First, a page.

"We need to win the ideological argument," Cunningham said. "We need to talk about why it is important to have public education."

The legislators pushing the JLBC budget proposals "don't say, 'I don't want education' or, 'I don't want health care'," Cunningham continued. "They are very intelligent people, educated people - very often in the public school system - who really believe schools are wasting money. They honestly think government is an entity that is bad for us.

"It is easy for me to tell you to have everyone send an e-mail or write a letter or send a fax to the legislators about the importance of education, " he said. "But it is actually a refocusing on the message - winning the ideological war about why we need a public school system - that will get things changed."

Sen. Robert Burns (R-District 9), co-chair of the Joint Legislative Budget Committee, said the assumption that the JLBC wants public schools to close down is "ludicrous."

"There are two sides to the ledger," Burns said. "The state of Arizona is in a budget crisis. Our checkbook balance, if you will, is at $5.5 billion and we are currently spending $6 billion, so we have a $500 million deficit in our checkbook. To me that's a serious problem. But the budget is not done yet and I believe there are some areas where we will restore some funding. We've put some things on (our list) for extra review."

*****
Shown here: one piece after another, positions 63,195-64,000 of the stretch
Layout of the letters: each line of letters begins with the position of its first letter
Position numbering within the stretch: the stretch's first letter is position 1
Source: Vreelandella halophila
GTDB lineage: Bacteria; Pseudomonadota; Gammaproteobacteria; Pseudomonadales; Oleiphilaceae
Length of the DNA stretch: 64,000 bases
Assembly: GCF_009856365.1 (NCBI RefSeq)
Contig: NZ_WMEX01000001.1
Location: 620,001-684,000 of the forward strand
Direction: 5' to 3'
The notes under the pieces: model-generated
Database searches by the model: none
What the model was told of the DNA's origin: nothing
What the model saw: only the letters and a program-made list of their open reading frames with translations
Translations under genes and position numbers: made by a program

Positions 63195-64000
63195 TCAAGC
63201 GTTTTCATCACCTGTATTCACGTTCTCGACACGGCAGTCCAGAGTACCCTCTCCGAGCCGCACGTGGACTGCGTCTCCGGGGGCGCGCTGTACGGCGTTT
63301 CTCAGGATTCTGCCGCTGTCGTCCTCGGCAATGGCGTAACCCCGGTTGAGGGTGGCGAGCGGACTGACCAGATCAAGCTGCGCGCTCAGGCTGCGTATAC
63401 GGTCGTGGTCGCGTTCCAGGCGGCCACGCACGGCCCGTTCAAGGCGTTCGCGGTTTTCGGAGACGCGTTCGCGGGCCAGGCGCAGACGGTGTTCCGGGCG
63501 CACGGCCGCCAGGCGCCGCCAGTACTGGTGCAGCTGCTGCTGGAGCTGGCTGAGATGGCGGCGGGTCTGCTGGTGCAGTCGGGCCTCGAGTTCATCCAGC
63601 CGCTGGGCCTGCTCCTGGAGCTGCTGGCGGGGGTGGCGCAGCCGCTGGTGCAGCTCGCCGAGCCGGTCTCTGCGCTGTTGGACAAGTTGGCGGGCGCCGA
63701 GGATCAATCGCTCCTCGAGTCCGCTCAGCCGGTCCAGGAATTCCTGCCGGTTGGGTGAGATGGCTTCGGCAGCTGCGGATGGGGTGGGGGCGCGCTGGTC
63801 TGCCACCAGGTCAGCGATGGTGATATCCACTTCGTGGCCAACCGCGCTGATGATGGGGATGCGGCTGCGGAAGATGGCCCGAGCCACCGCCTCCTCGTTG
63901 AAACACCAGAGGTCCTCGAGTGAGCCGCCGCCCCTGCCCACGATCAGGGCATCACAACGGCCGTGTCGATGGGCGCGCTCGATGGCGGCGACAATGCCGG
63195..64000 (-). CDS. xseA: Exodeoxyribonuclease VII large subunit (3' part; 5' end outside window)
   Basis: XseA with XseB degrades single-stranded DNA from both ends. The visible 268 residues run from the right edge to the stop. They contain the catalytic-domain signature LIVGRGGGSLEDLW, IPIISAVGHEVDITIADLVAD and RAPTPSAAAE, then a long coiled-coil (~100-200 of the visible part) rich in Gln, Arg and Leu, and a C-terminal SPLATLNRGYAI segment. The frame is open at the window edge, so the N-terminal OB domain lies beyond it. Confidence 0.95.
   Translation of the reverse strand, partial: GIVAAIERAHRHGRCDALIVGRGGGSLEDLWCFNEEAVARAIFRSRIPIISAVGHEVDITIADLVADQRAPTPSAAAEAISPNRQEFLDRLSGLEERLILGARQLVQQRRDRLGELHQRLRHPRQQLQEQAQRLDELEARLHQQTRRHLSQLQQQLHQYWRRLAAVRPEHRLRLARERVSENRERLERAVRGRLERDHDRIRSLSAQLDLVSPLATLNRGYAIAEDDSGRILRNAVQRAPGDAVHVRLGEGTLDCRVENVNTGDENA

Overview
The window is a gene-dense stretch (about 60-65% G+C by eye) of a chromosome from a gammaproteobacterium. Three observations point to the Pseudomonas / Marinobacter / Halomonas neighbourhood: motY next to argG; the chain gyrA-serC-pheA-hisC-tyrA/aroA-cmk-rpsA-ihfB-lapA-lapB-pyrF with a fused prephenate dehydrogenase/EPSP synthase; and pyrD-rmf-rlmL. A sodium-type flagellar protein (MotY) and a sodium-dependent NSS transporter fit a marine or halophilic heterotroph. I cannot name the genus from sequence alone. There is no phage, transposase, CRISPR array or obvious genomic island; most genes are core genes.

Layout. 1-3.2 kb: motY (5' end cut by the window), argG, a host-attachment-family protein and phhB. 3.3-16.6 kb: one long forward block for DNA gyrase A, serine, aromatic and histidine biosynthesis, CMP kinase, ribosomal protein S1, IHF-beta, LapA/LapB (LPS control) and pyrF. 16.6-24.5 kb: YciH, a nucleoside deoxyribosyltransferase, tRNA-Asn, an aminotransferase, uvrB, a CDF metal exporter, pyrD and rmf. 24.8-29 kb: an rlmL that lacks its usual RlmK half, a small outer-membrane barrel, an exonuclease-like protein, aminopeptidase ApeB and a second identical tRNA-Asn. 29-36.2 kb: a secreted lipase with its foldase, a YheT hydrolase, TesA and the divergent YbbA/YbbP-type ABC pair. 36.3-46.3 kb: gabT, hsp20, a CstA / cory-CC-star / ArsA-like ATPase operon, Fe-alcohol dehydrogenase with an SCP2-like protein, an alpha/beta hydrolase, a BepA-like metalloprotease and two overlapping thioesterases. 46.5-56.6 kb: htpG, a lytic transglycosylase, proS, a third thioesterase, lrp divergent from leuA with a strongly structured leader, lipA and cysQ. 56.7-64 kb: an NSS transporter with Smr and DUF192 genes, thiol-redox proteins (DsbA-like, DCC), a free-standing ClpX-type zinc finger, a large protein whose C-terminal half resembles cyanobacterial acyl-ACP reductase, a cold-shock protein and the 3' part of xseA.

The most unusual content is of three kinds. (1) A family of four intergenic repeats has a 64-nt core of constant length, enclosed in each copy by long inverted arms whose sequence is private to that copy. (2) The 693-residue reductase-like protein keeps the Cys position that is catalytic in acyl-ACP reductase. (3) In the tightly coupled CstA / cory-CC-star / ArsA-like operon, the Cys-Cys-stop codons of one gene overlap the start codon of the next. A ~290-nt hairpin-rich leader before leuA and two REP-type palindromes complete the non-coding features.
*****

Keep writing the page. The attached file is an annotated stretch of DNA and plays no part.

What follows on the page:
Burns said statistics from the State Department of Education show that from 1994 until 2002 "per-student spending has increased by 25 percent, and that is adjusted for inflation and population growth."

"This (came) from the Republican governors and Republican legislatures that (people) claim don't want public education," he said. "And, something else: We are number one in the country in construction for schools, in bricks and mortar - we're number one. The legislatures over the past decade have put a tremendous amount of money into K-12 education.

"But part of the problem is we are one of the highest in the country in (spending for) administration," Burns continued. "We don't get our dollars into our classrooms and that is not a function of the legislature, that is a function of the school board."